Scheduling setup changes at bottleneck workstations in semiconductor manufacturing
Abbreviated Journal Title
Prod. Plan. Control
dispatching rules; re-entrant flow; WAFER FABRICATION; Engineering, Industrial; Engineering, Manufacturing; Operations Research; & Management Science
This paper presents a scheduling heuristic to aid the operators in semiconductor fabrication facilities ( commonly referred to as fabs) in choosing what type of lots to process next and whether to change machine setup in order to reduce cycle time. Specifically, this study focused on developing a scheduling heuristic for ion implanters at Cirent Semiconductor ( currently Agere Systems) in Orlando, Florida, where implanters are considered to be a bottleneck workstation. The re-entrant flow of production passes several times through the implanters at different stages of the wafer production, requiring changes to the current settings of the workstations and thus incurring a significant setup time. The scheduling heuristic aims at balancing workload levels for implanters processing jobs at different stages of the wafer production lifecycle. This is accomplished by first processing those jobs that contribute most to the increase in inventory levels at the bottleneck workstation. The measures used to evaluate the performance of the proposed heuristic were mean cycle time, mean work in process (WIP), and standard deviation of cycle time. The performance of the proposed heuristic was compared with the scheduling rules currently in use and other commonly used dispatching rules using a validated simulation model. Simulation results showed that the introduced heuristic performs better than all other rules in terms of mean cycle time and WIP in all cases, and better in terms of standard deviation of cycle time for most cases tested. The heuristic can be used at any bottleneck workstation that processes products at different stages of their production cycle and that requires a significant setup time.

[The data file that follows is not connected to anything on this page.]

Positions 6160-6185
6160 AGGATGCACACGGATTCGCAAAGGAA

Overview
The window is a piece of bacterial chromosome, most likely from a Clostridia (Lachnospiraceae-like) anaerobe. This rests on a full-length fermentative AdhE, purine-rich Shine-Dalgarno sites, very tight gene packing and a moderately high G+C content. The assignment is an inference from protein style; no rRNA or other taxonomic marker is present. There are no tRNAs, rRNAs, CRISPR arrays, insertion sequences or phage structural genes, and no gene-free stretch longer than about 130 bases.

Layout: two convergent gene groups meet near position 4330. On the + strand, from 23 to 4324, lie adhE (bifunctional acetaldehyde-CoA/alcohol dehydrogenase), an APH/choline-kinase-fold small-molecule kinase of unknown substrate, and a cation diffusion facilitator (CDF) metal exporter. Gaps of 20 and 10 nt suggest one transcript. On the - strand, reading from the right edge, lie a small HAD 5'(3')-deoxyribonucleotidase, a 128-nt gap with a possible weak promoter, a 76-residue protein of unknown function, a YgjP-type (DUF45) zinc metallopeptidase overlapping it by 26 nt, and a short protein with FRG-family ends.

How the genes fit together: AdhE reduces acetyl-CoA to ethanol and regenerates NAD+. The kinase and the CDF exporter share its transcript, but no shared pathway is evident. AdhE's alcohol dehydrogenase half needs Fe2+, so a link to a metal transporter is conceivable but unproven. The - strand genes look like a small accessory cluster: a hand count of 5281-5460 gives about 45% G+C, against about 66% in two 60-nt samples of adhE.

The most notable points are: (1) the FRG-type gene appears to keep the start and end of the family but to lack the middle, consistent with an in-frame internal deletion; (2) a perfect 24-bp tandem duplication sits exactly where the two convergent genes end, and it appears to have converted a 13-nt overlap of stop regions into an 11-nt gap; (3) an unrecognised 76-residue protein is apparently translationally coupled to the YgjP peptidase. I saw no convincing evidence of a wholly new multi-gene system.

Production Planning & Control
"Scheduling setup changes at bottleneck workstations in semiconductor manufacturing" (2006). Faculty Bibliography 2000s. 6096.